Google Faces New Allegations Over U.S. Ad-Exchange Monopoly

U.S. District Judge Kevin Castel approved class-action lawsuit by advertisers alleging that the company holds a monopoly in the advertising market.

Judge Castel had dismissed some claims, but now has allowed one to proceed. The charges made by advertisers allege that Google monopolized the ad-exchange market.

This decision marks a significant development in the ongoing scrutiny of Google's dominance in digital advertising, and exemplifies a growing concern about the concentration of power and the outcome for competition and transparency from any company. 

The lawsuit accuses Google of abusing its dominant position in the digital ad-exchange market.

Advertisers argue this has led to anti-competitive practices and has harmed the market for small advertisers that have buying, attribution and measurement tools.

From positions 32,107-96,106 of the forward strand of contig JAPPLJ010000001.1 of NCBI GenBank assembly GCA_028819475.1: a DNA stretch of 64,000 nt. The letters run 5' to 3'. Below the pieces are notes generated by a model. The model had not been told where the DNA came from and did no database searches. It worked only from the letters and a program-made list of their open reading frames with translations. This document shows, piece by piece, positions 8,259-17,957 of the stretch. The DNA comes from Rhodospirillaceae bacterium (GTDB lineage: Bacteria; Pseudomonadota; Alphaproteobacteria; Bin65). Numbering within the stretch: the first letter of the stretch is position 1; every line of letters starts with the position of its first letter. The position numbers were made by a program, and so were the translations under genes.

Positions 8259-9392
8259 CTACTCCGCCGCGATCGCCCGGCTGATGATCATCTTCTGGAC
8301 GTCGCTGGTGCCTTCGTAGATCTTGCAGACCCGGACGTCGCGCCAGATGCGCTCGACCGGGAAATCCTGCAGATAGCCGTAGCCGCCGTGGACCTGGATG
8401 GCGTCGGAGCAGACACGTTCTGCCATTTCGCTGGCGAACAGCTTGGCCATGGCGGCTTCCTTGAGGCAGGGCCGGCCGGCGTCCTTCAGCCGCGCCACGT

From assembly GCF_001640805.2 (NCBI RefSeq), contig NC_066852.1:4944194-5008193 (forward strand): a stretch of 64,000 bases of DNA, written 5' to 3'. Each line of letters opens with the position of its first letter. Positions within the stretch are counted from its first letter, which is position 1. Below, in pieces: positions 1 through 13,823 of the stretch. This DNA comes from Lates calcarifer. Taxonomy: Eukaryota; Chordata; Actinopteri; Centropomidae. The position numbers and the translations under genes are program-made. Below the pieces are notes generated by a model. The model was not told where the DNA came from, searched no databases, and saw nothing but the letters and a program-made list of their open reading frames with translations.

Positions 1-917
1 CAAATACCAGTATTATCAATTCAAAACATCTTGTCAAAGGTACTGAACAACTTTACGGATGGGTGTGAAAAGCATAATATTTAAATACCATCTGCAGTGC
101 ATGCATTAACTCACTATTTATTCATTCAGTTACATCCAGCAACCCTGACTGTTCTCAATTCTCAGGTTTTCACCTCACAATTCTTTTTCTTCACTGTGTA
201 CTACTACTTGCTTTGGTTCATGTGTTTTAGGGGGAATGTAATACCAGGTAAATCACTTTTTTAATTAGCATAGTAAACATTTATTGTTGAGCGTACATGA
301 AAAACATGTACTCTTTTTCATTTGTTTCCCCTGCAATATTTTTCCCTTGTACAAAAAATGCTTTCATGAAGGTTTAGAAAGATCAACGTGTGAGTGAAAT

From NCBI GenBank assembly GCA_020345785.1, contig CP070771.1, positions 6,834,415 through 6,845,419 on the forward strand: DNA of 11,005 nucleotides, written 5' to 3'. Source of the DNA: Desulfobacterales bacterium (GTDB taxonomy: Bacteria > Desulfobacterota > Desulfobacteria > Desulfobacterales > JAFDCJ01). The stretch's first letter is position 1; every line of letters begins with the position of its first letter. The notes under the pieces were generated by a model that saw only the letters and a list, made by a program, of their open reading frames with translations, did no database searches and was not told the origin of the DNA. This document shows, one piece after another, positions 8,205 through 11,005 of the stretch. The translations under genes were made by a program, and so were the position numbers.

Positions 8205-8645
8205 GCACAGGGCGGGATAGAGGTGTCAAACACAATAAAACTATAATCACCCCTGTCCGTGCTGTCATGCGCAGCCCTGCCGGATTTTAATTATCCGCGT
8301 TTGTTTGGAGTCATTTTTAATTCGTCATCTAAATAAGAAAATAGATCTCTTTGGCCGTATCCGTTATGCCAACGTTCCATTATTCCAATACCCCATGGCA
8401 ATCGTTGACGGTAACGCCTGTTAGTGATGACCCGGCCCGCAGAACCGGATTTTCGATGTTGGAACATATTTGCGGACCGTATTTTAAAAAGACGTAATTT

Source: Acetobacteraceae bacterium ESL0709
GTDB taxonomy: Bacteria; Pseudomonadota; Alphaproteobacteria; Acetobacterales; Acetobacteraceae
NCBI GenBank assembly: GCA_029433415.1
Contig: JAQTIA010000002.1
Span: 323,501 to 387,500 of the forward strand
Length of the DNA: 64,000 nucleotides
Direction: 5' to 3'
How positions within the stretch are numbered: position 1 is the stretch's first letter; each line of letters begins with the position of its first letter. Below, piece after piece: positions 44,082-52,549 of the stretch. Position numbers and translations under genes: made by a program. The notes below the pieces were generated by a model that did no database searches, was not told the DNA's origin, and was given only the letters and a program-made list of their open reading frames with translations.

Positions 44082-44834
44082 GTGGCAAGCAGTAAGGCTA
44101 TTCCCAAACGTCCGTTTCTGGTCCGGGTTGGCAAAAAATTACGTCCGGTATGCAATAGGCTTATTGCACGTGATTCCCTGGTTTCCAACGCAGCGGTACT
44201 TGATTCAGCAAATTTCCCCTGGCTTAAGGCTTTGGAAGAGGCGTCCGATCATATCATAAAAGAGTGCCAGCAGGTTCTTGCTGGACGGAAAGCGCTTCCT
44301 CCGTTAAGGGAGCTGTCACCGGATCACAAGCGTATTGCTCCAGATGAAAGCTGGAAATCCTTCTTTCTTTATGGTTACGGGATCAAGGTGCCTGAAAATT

Castel reviewed several cases against Google. He struck down many claims, but allowed at least one key set to proceed, according to Reuters.



On page three of the 64-page document, Castel wrote that the advertisers "have not plausibly alleged antitrust standing in the markets for ad-buying tools used by large advertisers, but they plausibly allege antitrust standing as to injuries they purportedly suffered from anticompetitive practices in the ad-exchange market and the market for small advertisers’ buying tools."

Castel wrote that Gannett, the publisher of USA Today, could try in a separate case to prove that Google fraudulently concealed anticompetitive effects of some technology. Gannett alleged that it sold some ad space directly to advertisers, but Google still made the inventory available for auction on its ad exchange to accrue transaction fees for its own benefit, Reuters reported.

Google also faces a recent $2.27 billion lawsuit from European publishers focused on market dominance and anti-competitive practices in digital advertising. It highlights a push for greater accountability.

The European lawsuit argues these companies have “incurred losses due to a less competitive market, which is a direct result of Google's misconduct." 

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